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Asian American Ecocriticism  

Anita Mannur and Casey Kuhajda

Asian American ecocriticism focuses on providing theoretical frameworks for understanding race and ethnicity in environmental contexts. Attention to Asian American literary criticism can fill crucial critical lacunae in the study of the environment in American studies. Since the early 2000s, ecocritical and environmental studies have conceptualized place, the physical and built environment, not only as an object of study but also as a site from which to launch a critique of how ecocritical studies has centered issues such as climate change and environmental degradation by understanding the intersectional contexts of environmental studies. Asian American ecocriticism in this sense can be understood as a rejoinder to the extant body of work in ecocritical studies in that it demands a vigorous engagement with race, class, and ethnicity in understanding what we think of as the environment.


Travel Writing in the Age of Globalization  

Rune Graulund

Globalization and global travel have existed for centuries. It is over the past century in particular, however, that travel has become truly global, in the sense that most and not just some travel can in some way or other be said to globalized. Indeed, with the invention and spread of new technologies of mobility (like jet travel), and new technologies of information (like the internet), as with the increasingly invasive impact of human activity on the planet at large (like global warming), it is difficult to conceive of travel in the 21st century that is purely “local.” Travel in the age of globalization, then, is at one and the same time both more widespread yet also more irrelevant than ever. As humans, goods, and information move around in ever-increasing quantities, and at ever-greater speed, it seems that mobility is at an all-time high in human history. On the other hand, as a rising number of people and places are interlinked through ever-faster travel and various forms of communication technologies, the local and the global are becoming harder and harder to distinguish. In this, travel writing has faced a range of challenges that are both old and new. With contemporary travel writers facing a global reality that is very different from the colonial legacy of a traditionally Eurocentric genre, travel writers in the age of globalization have been forced to radically reconsider the itineraries, the destinations, the purpose, and the identity of the traveling subject. Traditionally defined as a white (European) male, the global traveler of the 21st century can take on many forms in terms of race, gender, sexuality, and nationality. At the same time, however, a large number of contemporary travel writers have found it hard to break with the mold of old, desperately continuing to pursue the exotic adventure and the untouched “otherness” of the blank spaces of a map that, in the age of Google Earth, satellite navigation, jet and space travel, global warming, and an explosive growth in human population, are no more.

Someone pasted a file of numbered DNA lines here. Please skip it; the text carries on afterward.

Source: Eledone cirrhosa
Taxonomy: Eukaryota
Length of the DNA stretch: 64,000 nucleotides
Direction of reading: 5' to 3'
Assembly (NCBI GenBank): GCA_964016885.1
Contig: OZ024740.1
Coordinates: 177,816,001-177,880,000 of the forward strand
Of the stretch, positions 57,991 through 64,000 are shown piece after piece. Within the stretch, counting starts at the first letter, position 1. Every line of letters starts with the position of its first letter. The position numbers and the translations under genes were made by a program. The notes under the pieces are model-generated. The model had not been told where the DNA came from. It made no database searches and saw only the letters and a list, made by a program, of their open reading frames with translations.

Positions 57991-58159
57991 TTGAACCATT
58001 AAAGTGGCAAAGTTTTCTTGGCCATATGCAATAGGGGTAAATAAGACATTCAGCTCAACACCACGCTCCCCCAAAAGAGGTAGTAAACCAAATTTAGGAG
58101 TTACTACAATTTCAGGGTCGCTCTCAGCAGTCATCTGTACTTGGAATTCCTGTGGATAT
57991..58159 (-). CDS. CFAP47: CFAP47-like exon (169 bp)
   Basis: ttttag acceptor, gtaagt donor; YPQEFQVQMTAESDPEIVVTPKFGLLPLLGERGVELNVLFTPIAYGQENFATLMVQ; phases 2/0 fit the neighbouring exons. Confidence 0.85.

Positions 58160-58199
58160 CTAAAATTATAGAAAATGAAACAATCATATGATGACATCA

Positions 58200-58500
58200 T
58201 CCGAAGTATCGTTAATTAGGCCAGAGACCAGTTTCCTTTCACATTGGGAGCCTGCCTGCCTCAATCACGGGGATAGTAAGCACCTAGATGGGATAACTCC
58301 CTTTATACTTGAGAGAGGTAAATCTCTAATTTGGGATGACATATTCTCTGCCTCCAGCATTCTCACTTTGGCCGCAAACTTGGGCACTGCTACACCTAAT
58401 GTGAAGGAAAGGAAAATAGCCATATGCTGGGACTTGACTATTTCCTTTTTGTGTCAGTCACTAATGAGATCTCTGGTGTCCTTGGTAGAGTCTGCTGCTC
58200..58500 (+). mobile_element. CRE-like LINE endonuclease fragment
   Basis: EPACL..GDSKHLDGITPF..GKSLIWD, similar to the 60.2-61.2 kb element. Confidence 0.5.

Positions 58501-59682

Eric Prieto

Space is a fundamental, ineliminable dimension of existence, which manifests itself in every aspect of material, psychological, and social life. It is also a purely dimensional category, in the sense that it cannot be directly perceived. All representations, therefore, have a necessary spatial dimension and all representations of space require a medium (like objects and events) through which its presence can be made manifest. Moreover, spatial concepts are essential tools for rational thought, indeed, quite possibly a foundational element of rationality itself. Spatial metaphors consequently permeate every aspect of thinking, including topics that are not usually taken to have an intrinsically spatial dimension—from the spatialization of time that Zeno exploited and Henri Bergson complained about to the heavily spatialized vocabulary of information technology (with its computer domains, IP addresses, etc.). This combination of existential importance and cognitive adaptability helps to explain space’s enduring appeal as a focus of critical attention in literary studies but also the difficulty of the subject: the multifariousness and polysemy of spatial terms leads to much confusion between different modes of spatiality and much reliance on loose and often mixed metaphors. It is important, then, for literary critics and theorists to attend closely to the zones of overlap and confusion that might cloud spatial analyses in order to maximize the explanatory potential of the cluster of analytic tools that fall under the heading of spatial analysis. This has become especially apparent in the wake of the spatial turn that took place in literary theory and criticism toward the end of the 20th century.